Washington, DC: Members of the US House and Senate have approved an amendment in the federal Farm Bill loosening federal restrictions pertaining to the state-authorized cultivation of industrial hemp.
House members approved the language, which had been advocated for in conference committee by Senate Minority Leader Mitch McConnell (R-KY), last week. Members of the Senate followed suit on Tuesday, sending the bill to the President's desk.
President Obama is expected to sign the legislation imminently.
The amendment "authorizes an institution of higher education or state department of agriculture to grow or cultivate industrial hemp for research purposes if the laws of the State permit its growth and cultivation."
Some ten states have enacted legislation allowing for the state-authorized cultivation of hemp for research or commercial purposes.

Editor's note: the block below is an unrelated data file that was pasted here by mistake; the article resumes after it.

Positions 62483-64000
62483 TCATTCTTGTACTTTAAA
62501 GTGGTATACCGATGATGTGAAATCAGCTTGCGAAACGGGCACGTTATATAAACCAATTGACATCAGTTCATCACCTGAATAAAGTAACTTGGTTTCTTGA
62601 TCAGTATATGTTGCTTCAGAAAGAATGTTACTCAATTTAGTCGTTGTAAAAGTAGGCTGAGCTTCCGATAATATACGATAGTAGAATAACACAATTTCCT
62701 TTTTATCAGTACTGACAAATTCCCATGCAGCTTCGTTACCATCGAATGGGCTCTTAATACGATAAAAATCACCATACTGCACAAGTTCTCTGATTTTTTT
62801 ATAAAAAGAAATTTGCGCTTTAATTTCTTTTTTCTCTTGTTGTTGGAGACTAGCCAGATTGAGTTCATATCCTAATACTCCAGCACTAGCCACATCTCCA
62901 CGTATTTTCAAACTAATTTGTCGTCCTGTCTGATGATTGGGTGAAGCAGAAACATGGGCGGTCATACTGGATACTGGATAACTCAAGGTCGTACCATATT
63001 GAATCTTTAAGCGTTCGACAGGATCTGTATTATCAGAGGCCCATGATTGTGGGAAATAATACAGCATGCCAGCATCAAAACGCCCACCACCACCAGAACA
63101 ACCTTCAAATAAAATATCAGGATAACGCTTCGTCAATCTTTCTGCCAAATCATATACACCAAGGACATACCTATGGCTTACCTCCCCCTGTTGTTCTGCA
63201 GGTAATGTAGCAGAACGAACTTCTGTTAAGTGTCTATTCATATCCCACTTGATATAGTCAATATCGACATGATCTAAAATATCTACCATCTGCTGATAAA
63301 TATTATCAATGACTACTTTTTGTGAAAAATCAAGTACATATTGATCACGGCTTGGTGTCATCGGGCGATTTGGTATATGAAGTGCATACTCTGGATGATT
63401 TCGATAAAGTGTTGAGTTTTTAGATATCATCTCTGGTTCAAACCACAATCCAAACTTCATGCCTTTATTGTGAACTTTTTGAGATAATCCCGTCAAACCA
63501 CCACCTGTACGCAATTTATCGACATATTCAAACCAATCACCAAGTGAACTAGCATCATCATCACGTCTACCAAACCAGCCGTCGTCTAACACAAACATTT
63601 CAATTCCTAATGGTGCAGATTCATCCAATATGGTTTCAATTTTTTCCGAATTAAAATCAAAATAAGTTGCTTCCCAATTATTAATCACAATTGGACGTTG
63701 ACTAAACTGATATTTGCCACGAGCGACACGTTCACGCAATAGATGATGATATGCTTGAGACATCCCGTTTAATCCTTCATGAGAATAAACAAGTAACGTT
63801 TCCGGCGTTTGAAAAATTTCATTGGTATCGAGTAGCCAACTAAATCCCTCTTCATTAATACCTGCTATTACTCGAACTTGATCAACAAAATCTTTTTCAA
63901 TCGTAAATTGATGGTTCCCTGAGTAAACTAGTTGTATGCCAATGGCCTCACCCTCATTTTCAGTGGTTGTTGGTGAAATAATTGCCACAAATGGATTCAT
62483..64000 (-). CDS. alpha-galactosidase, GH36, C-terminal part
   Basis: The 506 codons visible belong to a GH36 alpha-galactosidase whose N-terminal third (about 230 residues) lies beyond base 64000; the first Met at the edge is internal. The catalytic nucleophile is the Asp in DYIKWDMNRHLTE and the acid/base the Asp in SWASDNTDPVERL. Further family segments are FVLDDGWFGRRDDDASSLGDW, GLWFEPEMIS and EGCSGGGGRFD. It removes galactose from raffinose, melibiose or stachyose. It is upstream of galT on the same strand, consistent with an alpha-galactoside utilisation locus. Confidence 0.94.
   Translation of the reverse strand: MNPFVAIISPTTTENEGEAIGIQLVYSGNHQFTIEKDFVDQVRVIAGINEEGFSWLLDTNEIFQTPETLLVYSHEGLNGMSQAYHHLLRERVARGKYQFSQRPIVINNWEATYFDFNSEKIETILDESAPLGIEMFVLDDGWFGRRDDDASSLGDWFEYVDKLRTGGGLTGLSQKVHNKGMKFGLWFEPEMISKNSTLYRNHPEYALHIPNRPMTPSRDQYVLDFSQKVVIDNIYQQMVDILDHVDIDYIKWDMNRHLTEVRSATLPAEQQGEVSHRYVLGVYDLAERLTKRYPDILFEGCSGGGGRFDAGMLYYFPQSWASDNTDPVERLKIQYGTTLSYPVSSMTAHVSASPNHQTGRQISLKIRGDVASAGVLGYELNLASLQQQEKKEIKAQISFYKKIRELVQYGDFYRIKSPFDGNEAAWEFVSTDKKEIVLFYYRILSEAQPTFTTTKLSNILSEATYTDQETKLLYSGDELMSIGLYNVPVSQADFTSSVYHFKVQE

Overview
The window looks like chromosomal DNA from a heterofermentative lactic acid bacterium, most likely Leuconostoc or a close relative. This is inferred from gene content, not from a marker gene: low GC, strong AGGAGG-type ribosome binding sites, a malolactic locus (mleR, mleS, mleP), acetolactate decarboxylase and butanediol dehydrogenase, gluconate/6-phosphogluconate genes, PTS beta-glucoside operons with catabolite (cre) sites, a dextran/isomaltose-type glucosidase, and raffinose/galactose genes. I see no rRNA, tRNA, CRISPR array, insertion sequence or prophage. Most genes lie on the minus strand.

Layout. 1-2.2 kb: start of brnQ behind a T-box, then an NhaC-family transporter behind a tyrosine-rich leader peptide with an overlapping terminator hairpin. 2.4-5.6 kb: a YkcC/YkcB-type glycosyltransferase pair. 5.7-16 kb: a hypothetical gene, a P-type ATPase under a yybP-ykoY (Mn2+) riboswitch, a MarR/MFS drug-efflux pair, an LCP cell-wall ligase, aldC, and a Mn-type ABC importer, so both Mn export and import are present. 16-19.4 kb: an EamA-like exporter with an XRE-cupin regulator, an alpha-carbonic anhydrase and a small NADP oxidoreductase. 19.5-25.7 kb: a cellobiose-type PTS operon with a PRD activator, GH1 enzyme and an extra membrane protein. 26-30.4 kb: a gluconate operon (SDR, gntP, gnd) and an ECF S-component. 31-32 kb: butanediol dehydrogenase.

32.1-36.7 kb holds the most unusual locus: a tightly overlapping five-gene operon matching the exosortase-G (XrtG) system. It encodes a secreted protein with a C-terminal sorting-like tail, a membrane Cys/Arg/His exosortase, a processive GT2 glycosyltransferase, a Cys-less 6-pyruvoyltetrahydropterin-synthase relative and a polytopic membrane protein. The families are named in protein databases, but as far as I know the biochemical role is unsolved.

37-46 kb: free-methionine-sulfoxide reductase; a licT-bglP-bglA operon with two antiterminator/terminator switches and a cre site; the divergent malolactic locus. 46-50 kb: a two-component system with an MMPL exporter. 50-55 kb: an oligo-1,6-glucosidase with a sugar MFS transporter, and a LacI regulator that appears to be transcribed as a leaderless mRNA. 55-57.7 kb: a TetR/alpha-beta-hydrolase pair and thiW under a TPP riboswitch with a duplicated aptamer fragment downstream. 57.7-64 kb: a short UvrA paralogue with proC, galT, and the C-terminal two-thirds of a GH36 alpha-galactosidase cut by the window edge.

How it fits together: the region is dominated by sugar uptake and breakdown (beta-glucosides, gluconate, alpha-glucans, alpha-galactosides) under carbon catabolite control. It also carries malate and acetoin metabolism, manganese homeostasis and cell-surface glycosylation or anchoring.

Commenting on Congress' passage of the amendment, NORML Deputy Director Paul Armentano said "The approval of this language marks the first change in federal policy regarding hemp cultivation since World War II."
According to a 2013 white paper published by the United States Congressional Research Service, hemp is "genetically different" from cultivated cannabis because it contains virtually no THC. The paper stated, "[A] commercial hemp industry in the United States could provide opportunities as an economically viable alternative crop for some US growers."
United States is the only developed nation that fails to cultivate industrial hemp as an economic crop.
For more information, please contact Allen St. Pierre, NORML Executive Director, at (202) 483-5500 or Paul Armentano, NORML Deputy Director, at: firstname.lastname@example.org.